If you have ever stumbled over an object or bumped into someone while texting and walking, you probably felt foolish. Apple’s new “transparent texting” technology could spare you such embarrassment in the future.
The U.S. Patent and Trademark Office recently approved a patent for Apple’s see-through iPhone, according to a report at mashable.com. The website says 12 percent of people believe it is safe to walk and text, paying little attention to the world around them.
Instead of the white background on the iPhone messages app, users would see a live video image of what’s in front of them, captured by the phone’s camera. All they would have to do is activate the feature.
Of course, whether this technology could keep cellphone junkies from having accidents is up for debate. After all, even with transparent texting, users would still be focusing on sending and receiving messages.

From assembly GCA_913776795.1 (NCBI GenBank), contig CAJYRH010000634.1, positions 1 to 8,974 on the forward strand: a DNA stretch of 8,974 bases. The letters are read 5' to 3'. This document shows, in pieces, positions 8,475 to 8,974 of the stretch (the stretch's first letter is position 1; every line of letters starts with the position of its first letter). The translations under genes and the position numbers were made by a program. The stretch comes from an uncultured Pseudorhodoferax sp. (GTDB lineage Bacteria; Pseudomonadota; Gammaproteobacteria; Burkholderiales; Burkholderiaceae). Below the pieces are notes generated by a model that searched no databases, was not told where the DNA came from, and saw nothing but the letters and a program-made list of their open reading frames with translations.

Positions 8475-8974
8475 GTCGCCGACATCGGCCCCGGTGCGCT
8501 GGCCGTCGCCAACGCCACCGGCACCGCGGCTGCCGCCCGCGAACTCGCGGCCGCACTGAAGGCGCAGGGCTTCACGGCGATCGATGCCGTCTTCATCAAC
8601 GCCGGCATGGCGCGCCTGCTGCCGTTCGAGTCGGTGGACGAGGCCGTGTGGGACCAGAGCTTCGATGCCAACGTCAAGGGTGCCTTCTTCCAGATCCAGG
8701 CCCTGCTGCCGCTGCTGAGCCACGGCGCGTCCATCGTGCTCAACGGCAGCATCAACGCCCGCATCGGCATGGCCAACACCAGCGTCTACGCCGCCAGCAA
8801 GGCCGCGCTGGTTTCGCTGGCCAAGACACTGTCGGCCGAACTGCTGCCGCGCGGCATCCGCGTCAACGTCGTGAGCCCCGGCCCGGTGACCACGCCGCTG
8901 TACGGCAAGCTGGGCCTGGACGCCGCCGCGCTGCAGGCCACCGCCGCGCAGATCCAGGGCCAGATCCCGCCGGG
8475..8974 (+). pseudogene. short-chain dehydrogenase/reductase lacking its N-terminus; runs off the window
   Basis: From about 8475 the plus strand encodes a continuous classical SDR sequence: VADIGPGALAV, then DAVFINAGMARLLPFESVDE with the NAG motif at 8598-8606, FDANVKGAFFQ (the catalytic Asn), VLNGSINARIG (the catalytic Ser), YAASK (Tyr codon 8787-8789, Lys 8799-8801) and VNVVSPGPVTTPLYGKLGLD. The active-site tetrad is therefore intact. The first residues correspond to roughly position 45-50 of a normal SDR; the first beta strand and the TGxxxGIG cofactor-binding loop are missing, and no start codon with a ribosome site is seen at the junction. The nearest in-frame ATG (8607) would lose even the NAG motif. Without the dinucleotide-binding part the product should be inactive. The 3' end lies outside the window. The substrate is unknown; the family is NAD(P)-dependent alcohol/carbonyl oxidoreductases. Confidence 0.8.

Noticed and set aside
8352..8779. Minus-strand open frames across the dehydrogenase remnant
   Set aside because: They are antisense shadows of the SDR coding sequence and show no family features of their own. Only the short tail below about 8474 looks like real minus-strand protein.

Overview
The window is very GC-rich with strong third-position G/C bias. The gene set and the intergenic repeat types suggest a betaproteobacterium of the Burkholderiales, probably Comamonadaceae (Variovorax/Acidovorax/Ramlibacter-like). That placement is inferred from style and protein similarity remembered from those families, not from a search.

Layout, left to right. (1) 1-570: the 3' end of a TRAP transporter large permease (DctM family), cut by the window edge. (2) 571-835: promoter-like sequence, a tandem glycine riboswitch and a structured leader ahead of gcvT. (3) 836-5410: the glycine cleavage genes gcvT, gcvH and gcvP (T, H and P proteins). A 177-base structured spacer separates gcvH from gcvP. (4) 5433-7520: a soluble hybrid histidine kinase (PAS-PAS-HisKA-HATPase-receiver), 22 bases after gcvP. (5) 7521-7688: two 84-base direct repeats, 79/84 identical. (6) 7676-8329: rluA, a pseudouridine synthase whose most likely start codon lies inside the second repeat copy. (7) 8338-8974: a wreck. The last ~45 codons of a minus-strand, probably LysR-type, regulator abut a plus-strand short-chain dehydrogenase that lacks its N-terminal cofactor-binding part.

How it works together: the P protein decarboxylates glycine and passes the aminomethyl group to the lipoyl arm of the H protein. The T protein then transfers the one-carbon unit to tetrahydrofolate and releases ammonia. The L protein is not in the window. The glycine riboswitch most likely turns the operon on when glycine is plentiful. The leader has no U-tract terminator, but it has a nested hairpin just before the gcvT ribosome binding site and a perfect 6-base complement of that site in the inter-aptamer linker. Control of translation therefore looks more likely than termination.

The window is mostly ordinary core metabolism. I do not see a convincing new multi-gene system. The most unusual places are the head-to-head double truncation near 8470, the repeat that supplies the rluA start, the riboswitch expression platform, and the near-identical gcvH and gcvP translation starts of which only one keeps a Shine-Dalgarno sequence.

A study by researchers at the University of Washington documented the hazards of walking while texting. The research, which focused on 20 busy Seattle intersections, determined that pedestrians who were texting took longer to cross and were more likely to disregard traffic signals and fail to look both ways before crossing.
Almost 30 percent of the 1,102 pedestrians observed were participating in a distracting activity while crossing streets: 11.2 percent listened to music, 7.3 percent texted, and 6.2 percent used a handheld phone. Texting, using a phone and talking with a friend all increased crossing time.
It is clear that many people are addicted to their smartphones. Mashable.com cited studies showing that that 60 percent of respondents check their phones at least once an hour.
Widely-viewed video has captured people appearing oblivious to danger while texting – walking into a mall fountain, stumbling on train tracks and nearly bumping into a bear.
It can be hazardous enough to be a pedestrian without making things worse by failing to pay attention. In 2012, Michigan traffic accidents killed 133 pedestrians and injured nearly 2,000. Of those killed, 36 percent were crossing streets outside of intersections, according to a report by the Michigan Department of State Police.
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